Explain Unit Testing like I'm five

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DISCUSSION (13)

The baseline of Unit testing is that it tests every piece of code in isolation without dependencies.

Let's understand it with the example of making a breakfast, e.g.Omelet.

Here you check the quality and quantity of each ingredient to make a delicious Omelet.

  • How many eggs? Are they fresh?
  • What kind of milk? How much? Is it spoiled?
  • Is your bowl (for scrambling) clean?
  • And so on...

Here you are checking each ingredient separately without mixing them. You’re doing a unit testing in this sense. You’re testing your work and units that will comprise the product.

But note that you’re not testing the product.

Now, let's say you found eggs unhealthy. Here you know that those eggs are going to ruin your morning and hence you will replace them with fresh eggs. That's the main benefit of unit testing where you can identify the piece of code which will cause a problem in future.

When you taste the omelet, you are doing Integration testing. Integration testing checks that whether all the components work together as expected.

P.S: Those who are older than five and want to dig more about Unit testing, can read this blog: simform.com/unit-testing-tdd

You think that your sister's china doll, that you hate so much, breaks when you drop it on the floor?

How would you find out if that is really case?

You would probably:

  1. Get the doll from your sister's room
  2. Drop it on the floor
  3. Compare what you expected (the doll breaks) to what has actually happened (the doll is ok, your foot hurts).

Step 1 is called "Arrange", because you prepare the test.
Step 2 is called "Act", because you do the actual test.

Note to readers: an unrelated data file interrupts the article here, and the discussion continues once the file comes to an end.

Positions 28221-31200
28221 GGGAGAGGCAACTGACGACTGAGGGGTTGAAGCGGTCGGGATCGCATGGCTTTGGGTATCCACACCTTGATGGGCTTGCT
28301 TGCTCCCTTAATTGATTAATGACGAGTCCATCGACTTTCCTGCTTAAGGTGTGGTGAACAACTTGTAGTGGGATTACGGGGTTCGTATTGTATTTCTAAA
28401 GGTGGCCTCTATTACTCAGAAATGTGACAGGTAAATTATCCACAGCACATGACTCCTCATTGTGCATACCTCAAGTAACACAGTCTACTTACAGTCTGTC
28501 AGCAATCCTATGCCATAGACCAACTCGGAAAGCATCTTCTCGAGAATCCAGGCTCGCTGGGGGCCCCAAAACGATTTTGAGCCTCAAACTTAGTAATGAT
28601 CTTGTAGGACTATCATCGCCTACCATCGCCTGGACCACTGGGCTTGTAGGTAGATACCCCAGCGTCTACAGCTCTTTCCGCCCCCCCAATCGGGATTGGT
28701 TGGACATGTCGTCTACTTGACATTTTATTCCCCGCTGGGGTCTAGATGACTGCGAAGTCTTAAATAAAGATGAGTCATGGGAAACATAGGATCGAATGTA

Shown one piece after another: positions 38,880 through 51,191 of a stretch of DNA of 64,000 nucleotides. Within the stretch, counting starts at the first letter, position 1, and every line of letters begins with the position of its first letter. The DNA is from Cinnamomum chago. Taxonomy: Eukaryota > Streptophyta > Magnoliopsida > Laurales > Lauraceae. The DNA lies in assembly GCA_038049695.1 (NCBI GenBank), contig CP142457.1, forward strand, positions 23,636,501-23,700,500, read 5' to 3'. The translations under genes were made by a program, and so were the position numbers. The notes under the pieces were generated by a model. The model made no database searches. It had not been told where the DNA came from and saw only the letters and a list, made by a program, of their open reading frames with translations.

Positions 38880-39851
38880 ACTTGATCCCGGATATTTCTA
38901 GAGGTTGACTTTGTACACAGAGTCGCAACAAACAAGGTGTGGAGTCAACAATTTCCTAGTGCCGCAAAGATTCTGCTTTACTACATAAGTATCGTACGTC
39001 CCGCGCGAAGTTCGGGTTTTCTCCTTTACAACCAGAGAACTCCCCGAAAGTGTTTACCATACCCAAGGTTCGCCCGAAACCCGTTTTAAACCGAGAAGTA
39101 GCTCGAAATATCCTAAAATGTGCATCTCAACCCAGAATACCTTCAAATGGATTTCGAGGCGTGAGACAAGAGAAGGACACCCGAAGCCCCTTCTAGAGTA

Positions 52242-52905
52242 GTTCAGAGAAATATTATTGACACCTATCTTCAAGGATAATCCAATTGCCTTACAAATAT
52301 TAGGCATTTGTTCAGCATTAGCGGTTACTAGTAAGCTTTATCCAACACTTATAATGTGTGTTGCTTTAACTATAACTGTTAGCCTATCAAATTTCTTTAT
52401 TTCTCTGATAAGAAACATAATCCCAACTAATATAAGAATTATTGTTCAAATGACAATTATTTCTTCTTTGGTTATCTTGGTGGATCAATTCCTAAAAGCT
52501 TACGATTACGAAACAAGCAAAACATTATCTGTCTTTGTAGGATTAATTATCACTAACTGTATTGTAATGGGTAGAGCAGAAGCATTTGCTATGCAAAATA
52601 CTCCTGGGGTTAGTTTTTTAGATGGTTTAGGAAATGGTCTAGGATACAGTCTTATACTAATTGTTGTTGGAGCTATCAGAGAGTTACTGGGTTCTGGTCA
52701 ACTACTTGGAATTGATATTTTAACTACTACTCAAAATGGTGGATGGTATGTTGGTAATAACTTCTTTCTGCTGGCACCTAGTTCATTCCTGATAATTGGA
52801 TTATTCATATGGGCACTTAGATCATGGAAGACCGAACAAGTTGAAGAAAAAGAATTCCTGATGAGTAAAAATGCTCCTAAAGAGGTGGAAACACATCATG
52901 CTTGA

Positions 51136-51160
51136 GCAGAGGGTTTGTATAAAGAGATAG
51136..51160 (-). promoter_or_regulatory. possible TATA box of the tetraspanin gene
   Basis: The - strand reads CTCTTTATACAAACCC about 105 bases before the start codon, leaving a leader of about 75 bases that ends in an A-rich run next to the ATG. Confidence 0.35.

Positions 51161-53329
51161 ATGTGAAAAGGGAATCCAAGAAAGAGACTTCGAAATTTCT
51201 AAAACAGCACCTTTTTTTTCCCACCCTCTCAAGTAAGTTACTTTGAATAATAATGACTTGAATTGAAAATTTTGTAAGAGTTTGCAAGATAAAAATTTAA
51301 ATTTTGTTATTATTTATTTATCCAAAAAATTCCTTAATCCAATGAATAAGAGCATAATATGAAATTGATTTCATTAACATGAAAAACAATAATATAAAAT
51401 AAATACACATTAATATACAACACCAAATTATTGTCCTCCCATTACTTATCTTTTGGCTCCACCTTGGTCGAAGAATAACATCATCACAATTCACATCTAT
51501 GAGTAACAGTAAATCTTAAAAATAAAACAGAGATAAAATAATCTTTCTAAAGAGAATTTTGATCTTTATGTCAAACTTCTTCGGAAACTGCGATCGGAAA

Step 3 is called "Assert", because you check if you were right.

In programming, the programmer just writes the story, as I have it explained to you, but in a language the computer understands. It's the computer that actually does the 3 steps. That's why these tests are called "automated tests".

If what actually happened in step 3 is what you expected to happen, we programmers say "the test passed". Otherwise, "the test failed".
So did the test with the china doll pass or fail? Right, it failed. Because it did not break.

We call these particular tests "unit tests", because we test a single thing. Most of the time something that is small. Like your sister's doll. And there's a lot more to break aeh test.

Continuing with this analogy, I'll introduce mocking and its importance.

So you're pretty confident that the doll will not survive a drop onto your sister's floor, and you really want to test this. The problem is that your sister has friends over and her door is locked, so you can't actually go in there to test it. But you did already manage to steal the doll.

You know her room has wooden floors, but is usually covered in clothes. So you go to your room (which you normally keep very clean) and start throwing some clothes around. This way, you can test drop it in your room knowing that it would have the same effect as if you were to drop it in hers.